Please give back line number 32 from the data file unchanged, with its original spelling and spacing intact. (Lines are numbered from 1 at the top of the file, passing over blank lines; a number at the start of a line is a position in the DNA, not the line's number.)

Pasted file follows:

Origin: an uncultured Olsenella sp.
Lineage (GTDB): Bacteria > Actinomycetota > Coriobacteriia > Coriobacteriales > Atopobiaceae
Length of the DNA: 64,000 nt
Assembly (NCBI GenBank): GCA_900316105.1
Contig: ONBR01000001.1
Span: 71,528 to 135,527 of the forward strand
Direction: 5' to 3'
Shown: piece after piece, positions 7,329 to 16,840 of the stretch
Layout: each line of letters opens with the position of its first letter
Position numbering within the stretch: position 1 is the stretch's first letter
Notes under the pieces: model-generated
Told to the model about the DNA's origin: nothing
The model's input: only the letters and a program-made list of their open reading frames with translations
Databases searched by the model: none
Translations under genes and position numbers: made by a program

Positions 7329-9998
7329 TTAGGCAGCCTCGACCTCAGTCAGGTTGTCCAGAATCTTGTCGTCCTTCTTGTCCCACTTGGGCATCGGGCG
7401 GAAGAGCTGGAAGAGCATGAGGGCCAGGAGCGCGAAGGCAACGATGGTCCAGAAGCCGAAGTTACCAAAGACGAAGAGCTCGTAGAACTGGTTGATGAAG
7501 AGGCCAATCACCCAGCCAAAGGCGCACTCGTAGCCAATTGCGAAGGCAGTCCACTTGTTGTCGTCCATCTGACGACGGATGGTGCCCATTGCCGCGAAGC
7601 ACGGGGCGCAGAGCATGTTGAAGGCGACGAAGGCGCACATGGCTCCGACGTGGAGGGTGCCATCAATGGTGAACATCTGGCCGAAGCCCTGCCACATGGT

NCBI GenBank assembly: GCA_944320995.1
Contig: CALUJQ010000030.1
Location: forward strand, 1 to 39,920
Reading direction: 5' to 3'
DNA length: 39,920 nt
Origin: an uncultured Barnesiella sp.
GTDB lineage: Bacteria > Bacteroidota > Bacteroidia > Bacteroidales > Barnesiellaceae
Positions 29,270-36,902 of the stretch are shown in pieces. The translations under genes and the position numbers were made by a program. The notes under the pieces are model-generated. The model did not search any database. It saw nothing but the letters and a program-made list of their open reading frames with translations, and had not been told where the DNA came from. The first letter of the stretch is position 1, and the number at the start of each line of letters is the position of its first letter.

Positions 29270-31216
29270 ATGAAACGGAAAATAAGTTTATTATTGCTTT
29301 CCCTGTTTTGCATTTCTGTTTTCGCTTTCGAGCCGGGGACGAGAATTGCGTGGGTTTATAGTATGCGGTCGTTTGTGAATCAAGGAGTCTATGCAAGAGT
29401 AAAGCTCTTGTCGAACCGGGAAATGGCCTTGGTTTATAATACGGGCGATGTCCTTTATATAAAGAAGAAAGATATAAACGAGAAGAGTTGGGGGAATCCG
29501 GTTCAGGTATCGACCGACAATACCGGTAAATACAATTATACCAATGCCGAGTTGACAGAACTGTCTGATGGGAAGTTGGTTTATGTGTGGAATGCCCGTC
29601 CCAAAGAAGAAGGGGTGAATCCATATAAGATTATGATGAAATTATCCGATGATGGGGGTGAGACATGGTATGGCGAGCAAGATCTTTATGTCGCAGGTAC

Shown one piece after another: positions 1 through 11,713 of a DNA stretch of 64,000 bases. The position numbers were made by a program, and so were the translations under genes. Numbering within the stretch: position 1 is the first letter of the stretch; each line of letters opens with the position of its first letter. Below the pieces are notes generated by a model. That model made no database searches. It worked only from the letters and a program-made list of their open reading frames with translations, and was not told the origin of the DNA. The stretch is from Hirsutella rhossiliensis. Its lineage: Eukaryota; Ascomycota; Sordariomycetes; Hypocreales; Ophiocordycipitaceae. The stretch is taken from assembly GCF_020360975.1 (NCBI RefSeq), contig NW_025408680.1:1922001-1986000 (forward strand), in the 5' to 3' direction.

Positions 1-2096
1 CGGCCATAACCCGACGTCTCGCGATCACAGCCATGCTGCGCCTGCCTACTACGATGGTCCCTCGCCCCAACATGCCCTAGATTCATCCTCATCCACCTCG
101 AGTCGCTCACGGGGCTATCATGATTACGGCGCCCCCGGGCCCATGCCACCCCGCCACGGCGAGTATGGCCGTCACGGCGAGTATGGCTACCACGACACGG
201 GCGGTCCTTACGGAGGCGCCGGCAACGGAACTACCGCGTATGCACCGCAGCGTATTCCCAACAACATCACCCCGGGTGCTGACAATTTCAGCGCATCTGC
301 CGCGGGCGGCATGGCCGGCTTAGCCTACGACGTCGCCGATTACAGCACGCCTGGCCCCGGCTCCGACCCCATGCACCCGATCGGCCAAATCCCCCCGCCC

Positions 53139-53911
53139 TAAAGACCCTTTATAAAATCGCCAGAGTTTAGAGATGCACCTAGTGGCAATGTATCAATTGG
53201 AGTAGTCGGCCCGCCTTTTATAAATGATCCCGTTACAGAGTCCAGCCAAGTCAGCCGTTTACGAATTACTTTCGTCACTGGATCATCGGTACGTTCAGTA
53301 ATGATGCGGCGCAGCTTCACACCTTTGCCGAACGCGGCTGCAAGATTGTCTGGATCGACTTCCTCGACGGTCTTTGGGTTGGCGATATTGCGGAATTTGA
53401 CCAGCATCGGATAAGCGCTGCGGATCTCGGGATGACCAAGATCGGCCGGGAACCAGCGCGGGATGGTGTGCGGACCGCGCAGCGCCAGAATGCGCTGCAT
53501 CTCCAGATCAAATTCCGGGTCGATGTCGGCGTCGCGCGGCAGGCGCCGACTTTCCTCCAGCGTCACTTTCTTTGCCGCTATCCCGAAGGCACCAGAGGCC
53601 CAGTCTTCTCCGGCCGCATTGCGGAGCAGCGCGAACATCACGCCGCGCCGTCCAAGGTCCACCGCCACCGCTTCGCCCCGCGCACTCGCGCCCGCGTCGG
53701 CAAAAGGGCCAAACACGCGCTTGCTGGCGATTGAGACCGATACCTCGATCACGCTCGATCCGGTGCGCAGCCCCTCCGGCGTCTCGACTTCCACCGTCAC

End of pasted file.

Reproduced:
29401 AAAGCTCTTGTCGAACCGGGAAATGGCCTTGGTTTATAATACGGGCGATGTCCTTTATATAAAGAAGAAAGATATAAACGAGAAGAGTTGGGGGAATCCG